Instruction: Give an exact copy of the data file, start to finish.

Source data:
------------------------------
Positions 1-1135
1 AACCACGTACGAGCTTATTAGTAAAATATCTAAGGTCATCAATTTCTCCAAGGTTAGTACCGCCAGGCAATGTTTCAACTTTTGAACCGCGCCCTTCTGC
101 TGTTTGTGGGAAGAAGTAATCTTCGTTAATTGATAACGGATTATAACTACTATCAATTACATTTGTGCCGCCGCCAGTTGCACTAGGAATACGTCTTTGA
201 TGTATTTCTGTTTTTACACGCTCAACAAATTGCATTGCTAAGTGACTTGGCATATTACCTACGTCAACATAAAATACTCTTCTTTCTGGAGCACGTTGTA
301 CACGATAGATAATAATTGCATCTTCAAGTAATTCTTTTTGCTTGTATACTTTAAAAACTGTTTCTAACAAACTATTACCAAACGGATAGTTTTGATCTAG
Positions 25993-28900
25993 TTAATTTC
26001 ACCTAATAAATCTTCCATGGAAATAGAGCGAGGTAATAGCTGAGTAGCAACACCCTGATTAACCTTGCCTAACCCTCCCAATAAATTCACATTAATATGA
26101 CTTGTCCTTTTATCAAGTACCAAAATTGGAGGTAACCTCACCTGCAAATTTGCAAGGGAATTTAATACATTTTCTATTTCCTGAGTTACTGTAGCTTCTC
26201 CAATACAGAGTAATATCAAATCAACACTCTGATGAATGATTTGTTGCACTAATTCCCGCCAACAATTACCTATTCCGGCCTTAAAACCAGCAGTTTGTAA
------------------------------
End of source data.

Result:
Positions 1-1135
1 AACCACGTACGAGCTTATTAGTAAAATATCTAAGGTCATCAATTTCTCCAAGGTTAGTACCGCCAGGCAATGTTTCAACTTTTGAACCGCGCCCTTCTGC
101 TGTTTGTGGGAAGAAGTAATCTTCGTTAATTGATAACGGATTATAACTACTATCAATTACATTTGTGCCGCCGCCAGTTGCACTAGGAATACGTCTTTGA
201 TGTATTTCTGTTTTTACACGCTCAACAAATTGCATTGCTAAGTGACTTGGCATATTACCTACGTCAACATAAAATACTCTTCTTTCTGGAGCACGTTGTA
301 CACGATAGATAATAATTGCATCTTCAAGTAATTCTTTTTGCTTGTATACTTTAAAAACTGTTTCTAACAAACTATTACCAAACGGATAGTTTTGATCTAG
Positions 25993-28900
25993 TTAATTTC
26001 ACCTAATAAATCTTCCATGGAAATAGAGCGAGGTAATAGCTGAGTAGCAACACCCTGATTAACCTTGCCTAACCCTCCCAATAAATTCACATTAATATGA
26101 CTTGTCCTTTTATCAAGTACCAAAATTGGAGGTAACCTCACCTGCAAATTTGCAAGGGAATTTAATACATTTTCTATTTCCTGAGTTACTGTAGCTTCTC
26201 CAATACAGAGTAATATCAAATCAACACTCTGATGAATGATTTGTTGCACTAATTCCCGCCAACAATTACCTATTCCGGCCTTAAAACCAGCAGTTTGTAA